The culture of Italian Jewry is unlike any other Jewish culture in the world. Their history goes back more than 2000 years to before the first exile from Jerusalem after the destruction of the Temple. As part of the American Association of Italian Studies conference, Jewish Studies, French and Italian, and the CU Art Museum are proud to be hosting a Weekend of 20th century Italian Jewish Culture.
Focusing on the fascist period and World War II, the weekend will feature a lecture on the history of the fascist regime’s concentration camps and a music program inspired by Leone and Natalia Ginzburg’s antifascist activity.
On Saturday at noon, historian Carlo Spartaco Capogreco, leading expert on Mussolini’s concentration camps, will present a lecture on Ferramonti, the largest camp established in 1940 to intern political prisoners, enemy aliens and Jews from countries that practiced racial persecution.
Among Ferramonti’s internees were many artists, including the draftsman and bookplate maker Michel Fingesten, the feature of Davide Stimilli’s presentation. After his introduction to the life and work of Fingesten, Stimilli will take visitors on a tour of the small exhibition that he, along with Jewish Studies and Italian graduating senior Ari Browne, curated.
Saturday afternoon two panels will explore aspects of 19th century Italian Jewish culture. The day will close with The Ginzburg Geography, an evening of music by Jewlia Eisenberg and Charming Hostess. The concert is based on the life and work of Natalia and Leone Ginzburg. Eisenberg created a sonic map of the places where the couple lived through the war years: Turin, Pizzoli, and Rome. The Ginzburg Geography refers to specifically physical locations, but also resonates with the actions and relationships associated with those places, allowing a sense-memory of places in time. The concert features little known music outside Italy that inspired postwar generations’ yearning for freedom.
Organized by the Department of French and Italian, the Program in Jewish Studies, and the CU Art Museum. Co-sponsored by the Centro Primo Levi of New York, Instituto Italiano di Cultura di Chicago, and the Ida Fund. Phillip Bohlman’s visit co-sponsored by the College of Music and the Program in Jewish Studies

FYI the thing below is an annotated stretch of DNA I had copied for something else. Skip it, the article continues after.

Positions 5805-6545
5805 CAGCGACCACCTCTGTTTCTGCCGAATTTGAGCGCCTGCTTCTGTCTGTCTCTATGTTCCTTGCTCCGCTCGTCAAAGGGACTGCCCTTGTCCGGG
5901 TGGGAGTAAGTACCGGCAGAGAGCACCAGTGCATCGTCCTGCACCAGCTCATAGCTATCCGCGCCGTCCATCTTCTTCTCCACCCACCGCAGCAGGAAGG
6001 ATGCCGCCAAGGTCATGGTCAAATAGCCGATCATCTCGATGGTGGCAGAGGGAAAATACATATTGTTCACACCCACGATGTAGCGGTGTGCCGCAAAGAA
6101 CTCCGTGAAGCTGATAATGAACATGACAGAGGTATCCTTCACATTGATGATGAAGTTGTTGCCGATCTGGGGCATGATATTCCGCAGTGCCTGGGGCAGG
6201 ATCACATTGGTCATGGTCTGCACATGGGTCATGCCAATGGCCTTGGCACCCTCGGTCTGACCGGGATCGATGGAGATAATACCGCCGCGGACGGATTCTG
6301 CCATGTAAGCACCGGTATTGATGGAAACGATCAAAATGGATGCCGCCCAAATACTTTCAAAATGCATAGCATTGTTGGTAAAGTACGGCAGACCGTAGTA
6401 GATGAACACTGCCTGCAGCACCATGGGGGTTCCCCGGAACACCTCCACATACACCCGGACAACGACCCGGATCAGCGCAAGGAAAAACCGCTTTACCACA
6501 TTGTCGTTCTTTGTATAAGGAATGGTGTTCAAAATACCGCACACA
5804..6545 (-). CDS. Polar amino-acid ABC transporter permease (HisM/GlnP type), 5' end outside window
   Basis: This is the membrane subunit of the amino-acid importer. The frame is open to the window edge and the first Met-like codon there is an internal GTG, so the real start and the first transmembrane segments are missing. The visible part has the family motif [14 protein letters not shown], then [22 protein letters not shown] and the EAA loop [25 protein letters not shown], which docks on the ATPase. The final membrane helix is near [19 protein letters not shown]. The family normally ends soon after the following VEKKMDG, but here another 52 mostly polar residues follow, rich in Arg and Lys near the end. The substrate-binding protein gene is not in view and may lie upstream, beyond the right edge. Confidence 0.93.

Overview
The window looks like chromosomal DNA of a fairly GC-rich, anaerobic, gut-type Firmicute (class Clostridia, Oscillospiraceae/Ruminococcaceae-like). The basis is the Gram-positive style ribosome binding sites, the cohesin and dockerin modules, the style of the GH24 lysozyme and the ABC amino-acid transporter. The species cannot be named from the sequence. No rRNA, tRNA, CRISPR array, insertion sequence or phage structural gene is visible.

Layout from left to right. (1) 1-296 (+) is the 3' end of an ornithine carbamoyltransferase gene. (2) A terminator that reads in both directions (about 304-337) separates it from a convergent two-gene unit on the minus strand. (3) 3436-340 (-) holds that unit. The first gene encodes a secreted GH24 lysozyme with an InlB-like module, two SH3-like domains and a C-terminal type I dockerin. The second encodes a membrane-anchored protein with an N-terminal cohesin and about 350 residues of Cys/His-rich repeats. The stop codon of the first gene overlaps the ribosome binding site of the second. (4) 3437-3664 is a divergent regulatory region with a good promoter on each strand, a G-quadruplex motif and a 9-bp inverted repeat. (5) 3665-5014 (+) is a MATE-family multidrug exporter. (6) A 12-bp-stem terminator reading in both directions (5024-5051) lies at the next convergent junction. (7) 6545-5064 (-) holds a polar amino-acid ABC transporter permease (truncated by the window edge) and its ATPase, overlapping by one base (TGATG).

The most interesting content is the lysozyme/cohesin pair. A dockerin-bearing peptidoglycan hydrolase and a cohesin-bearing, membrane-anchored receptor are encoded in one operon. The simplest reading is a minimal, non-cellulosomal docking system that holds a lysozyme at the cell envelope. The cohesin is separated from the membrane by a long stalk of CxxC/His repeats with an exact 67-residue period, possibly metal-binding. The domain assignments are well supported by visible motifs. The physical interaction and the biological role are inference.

RSVP to CUJewishStudies@colorado.edu for location and pre-circulated reading
Saturday, March 28, 12:00 pm- 1:00 pm | UMC Gallery
Carlo Spartaco Capogreco – From Internment to Deportation: The fascist Concentration Camps and the Jews in Italy During the Second World War
Saturday, March 28, 1:00 pm– 1:30 pm
Davide Stimilli – Better to Die on One’s Feet than Live on One’s Knees: Life and Times of Michel Fingesten – Tour of Michel Fingesten Exhibition
Saturday, March 28, 2:00 pm -3:15 pm | UMC, Aspen Room
Jewish Studies Caucus: Nazione ebrea e nuova Italia
Chair: L. Scott Lerner (Franklin & Marshall College)
Sergio di Benedetto (Università della Svizzera Italiana, Lugano): “Considerazioni attorno a un glossario beniveniano ebraico-latino”
Alessandro Grazi (Independent Scholar): “Jewish Secularization Modes and Nation-Building in Nineteenth-Century Italy as Reflected in the Life and Oeuvre of David Levi.”
Tatiana Zavodny (University of California, San Diego): “(Dis)Unity in the Risorgimento: Kidnapping Italo-Judaic Identity.”
Saturday, March 28, 3:30 pm -4:45pm | UMC 382
Organizer: L. Scott Lerner (Franklin & Marshall College)
Chair and Respondent: David Shneer (University of Colorado)
Scott Lerner (Franklin & Marshall College): “Massimo D’Azeglio on Jewish and Italian Regeneration: A Reconsideration.”
Gabriella Romani (Seton Hall University): “Speaking to a National Body of Readers: Italian Jewish Writers in Post-Unification Italy.”
Saturday, March 28, 8:30 pm – 10:00 pm | Glenn Miller Ballroom (Middle Section)
Monday, March 30, 7:00 pm – 9:30 pm | Old Main Theater
The Ginzburg Geography: A Sonic Exploration of Italian Antifascism
Concert with Jewlia Eisenberg and Charming Hostess